The Future of Livestreaming: Music and Sports

May 18, 2021 by  Chris Erwin

Today marks our third installment of the RockWater Roundup.

 

What’s In This Episode

There have been a handful of recent livestream deals in music and sports. NBCU tapped Twitch to produce and deliver live content that will live on a new NBC Olympics Twitch channel for the 2021 Tokyo Olympics. And Warner Music invested in virtual concert platform Wave, and Deezer invested in live concert platform DREAMSTAGE. We break down the power of “live” via 4 success pillars, and how livestreaming will impact the future of these two verticals.

Subscribe to our newsletter. We explore the intersection of media, technology, and commerce: sign-up link

Learn more about our market research and executive advisory: RockWater website

Email us: rounduppod@wearerockwater.com

You can listen, subscribe, and follow our show on:

Our ask: wherever you listen, and particularly on Apple Podcasts, please give us a rating and write a short review. And forward this email to a friend. Doing so will help others discover the RockWater Roundup.

 

Episode Transcript

The conversation was lightly edited for clarity.

Chris Erwin:

Andrew, have you been tracking some of the Livestream deals over the past couple of weeks? I think I saw something about Twitch and NBCU and Warner buying a stake in Wave. You’ve been tracking this?

 

Andrew Cohen:

Yeah. No just over the past couple of weeks, but it seems like ever since the beginning of lockdown last March, we’ve been seeing more and more Livestream news happen every week.

 

Chris Erwin:

It’s pretty wild. Yeah, we actually have a little shout-out to our website. If you go to one of our blog posts, we have a Livestream watch list. You can go see all the recent fundings out over the past year, 18 months or so.

 

Andrew Cohen:

Always be plugging.

 

Chris Erwin:

Always be plugging. Okay. There’s a few that stood out. So one in particular was this partnership between NBCU and Twitch, and so NBCU has the exclusive live rights to the 2021 Summer Olympics in Japan. And so NBC is tapping Twitch to produce and deliver live content that will live on a new NBC Olympics Twitch channel for the summer games. It’s going to include Olympics theme content. It’s going to have daily unique Twitch-produced content, such as daily interactive clip shows, daily competition among three teams of Twitch creators, and primetime side casting and a live from Tokyo segment. I think there’s a cool quote from one of the deal-makers here that says “The way that people consume traditional sporting events is changing. They no longer want to simply spectate. They want to be as close to the action and athletes as possible, and that’s what Twitch is bringing to the mix.”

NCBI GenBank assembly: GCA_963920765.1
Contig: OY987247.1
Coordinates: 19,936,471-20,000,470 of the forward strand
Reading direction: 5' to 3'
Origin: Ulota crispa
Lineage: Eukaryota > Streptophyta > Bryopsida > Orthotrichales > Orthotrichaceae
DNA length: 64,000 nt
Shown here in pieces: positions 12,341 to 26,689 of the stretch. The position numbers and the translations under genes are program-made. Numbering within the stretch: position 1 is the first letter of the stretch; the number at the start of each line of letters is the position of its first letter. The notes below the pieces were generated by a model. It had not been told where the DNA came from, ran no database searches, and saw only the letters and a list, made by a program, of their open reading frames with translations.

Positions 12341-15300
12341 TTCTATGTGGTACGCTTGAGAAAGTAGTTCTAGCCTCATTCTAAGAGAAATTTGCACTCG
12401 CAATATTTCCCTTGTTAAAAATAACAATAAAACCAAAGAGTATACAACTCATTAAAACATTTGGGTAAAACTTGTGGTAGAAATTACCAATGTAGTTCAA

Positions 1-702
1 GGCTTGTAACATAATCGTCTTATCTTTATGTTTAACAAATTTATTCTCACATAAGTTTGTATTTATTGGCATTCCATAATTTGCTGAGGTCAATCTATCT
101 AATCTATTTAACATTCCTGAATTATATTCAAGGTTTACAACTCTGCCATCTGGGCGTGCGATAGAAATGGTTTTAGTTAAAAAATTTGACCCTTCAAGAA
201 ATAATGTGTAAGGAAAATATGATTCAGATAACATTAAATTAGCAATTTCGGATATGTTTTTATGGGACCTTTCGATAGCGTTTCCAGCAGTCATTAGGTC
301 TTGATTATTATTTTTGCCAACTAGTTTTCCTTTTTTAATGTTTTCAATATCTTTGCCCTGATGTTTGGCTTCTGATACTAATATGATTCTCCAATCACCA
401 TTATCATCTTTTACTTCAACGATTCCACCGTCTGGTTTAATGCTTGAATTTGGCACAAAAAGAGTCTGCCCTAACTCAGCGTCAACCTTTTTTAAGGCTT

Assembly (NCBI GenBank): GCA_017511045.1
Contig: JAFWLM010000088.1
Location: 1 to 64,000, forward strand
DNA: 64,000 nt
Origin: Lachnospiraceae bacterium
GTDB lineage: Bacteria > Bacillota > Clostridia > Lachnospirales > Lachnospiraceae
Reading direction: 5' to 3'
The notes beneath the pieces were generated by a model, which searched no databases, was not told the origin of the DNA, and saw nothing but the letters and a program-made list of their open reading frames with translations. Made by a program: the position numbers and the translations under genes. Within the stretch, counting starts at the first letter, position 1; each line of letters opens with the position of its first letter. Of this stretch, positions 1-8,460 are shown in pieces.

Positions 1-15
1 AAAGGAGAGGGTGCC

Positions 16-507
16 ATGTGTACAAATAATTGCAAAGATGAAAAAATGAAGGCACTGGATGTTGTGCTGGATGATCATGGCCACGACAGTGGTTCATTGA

Chris Erwin:

Just a couple of other quick deals. Warner bought a stake in a virtual concerts platform called Wave, and a Paris-based music streaming startup called Deezer took a minority stake in DREAMSTAGE, a live music streaming startup. So a lot of activity here, and I think, Andrew, something that you’ve thought a lot about and written about is, why is this happening? And you’ve captured four interesting pillars, so I think it could be fun for you to break that down for our listeners here.

 

Andrew Cohen:

So, really what we’re saying is that across all these different verticals, live media is becoming more and more valuable. We think that live media is defined by four pillars, all of which evoke a deeper level of audience engagement and thus valuable.

 

Andrew Cohen:

Pillar number one, it’s moment driven, which drives tune in. So the fleeting nature of live content and of live moments creates a sense of urgency for viewers. Each live event holds the potential for a completely unique moment, a new unique experience, so you tune in. There’s real urgency around that versus something that’s on-demand.

 

Andrew Cohen:

Pillar number two, we’re calling the FOMO factor, which drives lean in. So it’s that fear of missing out on a memorable moment that keeps users glued to the action because the next moment may always be that “can’t miss” moment that everyone’s going to be talking about, which is why in part consumers watch live video for 10 to 20 times longer than they do on-demand content.